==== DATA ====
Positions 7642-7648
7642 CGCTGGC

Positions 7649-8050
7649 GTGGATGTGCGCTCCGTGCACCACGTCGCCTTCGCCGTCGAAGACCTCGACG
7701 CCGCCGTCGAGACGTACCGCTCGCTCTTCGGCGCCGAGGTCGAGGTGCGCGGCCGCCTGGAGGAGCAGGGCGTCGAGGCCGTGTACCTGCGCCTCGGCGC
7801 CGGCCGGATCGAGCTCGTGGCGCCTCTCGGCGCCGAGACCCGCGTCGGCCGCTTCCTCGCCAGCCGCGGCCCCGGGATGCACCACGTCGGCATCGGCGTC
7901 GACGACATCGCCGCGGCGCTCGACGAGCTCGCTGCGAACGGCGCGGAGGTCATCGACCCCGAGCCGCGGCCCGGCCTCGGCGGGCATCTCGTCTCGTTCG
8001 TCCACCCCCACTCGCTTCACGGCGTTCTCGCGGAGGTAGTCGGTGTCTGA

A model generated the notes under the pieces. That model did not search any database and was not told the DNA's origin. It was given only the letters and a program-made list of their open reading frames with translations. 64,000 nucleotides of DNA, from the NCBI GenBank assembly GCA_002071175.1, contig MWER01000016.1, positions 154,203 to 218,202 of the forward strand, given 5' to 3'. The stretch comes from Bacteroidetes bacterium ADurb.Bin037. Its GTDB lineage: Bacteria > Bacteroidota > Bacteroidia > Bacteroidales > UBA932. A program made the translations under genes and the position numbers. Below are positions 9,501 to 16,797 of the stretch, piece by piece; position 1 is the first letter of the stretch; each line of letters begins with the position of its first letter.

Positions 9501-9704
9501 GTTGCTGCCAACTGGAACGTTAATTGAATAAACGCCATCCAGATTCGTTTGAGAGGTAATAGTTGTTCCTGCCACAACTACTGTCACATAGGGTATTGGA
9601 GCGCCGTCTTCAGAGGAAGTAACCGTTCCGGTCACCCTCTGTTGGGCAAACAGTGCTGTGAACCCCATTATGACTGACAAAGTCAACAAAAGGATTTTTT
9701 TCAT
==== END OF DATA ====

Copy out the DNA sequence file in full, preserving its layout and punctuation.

Positions 7642-7648
7642 CGCTGGC

Positions 7649-8050
7649 GTGGATGTGCGCTCCGTGCACCACGTCGCCTTCGCCGTCGAAGACCTCGACG
7701 CCGCCGTCGAGACGTACCGCTCGCTCTTCGGCGCCGAGGTCGAGGTGCGCGGCCGCCTGGAGGAGCAGGGCGTCGAGGCCGTGTACCTGCGCCTCGGCGC
7801 CGGCCGGATCGAGCTCGTGGCGCCTCTCGGCGCCGAGACCCGCGTCGGCCGCTTCCTCGCCAGCCGCGGCCCCGGGATGCACCACGTCGGCATCGGCGTC
7901 GACGACATCGCCGCGGCGCTCGACGAGCTCGCTGCGAACGGCGCGGAGGTCATCGACCCCGAGCCGCGGCCCGGCCTCGGCGGGCATCTCGTCTCGTTCG
8001 TCCACCCCCACTCGCTTCACGGCGTTCTCGCGGAGGTAGTCGGTGTCTGA

A model generated the notes under the pieces. That model did not search any database and was not told the DNA's origin. It was given only the letters and a program-made list of their open reading frames with translations. 64,000 nucleotides of DNA, from the NCBI GenBank assembly GCA_002071175.1, contig MWER01000016.1, positions 154,203 to 218,202 of the forward strand, given 5' to 3'. The stretch comes from Bacteroidetes bacterium ADurb.Bin037. Its GTDB lineage: Bacteria > Bacteroidota > Bacteroidia > Bacteroidales > UBA932. A program made the translations under genes and the position numbers. Below are positions 9,501 to 16,797 of the stretch, piece by piece; position 1 is the first letter of the stretch; each line of letters begins with the position of its first letter.

Positions 9501-9704
9501 GTTGCTGCCAACTGGAACGTTAATTGAATAAACGCCATCCAGATTCGTTTGAGAGGTAATAGTTGTTCCTGCCACAACTACTGTCACATAGGGTATTGGA
9601 GCGCCGTCTTCAGAGGAAGTAACCGTTCCGGTCACCCTCTGTTGGGCAAACAGTGCTGTGAACCCCATTATGACTGACAAAGTCAACAAAAGGATTTTTT
9701 TCAT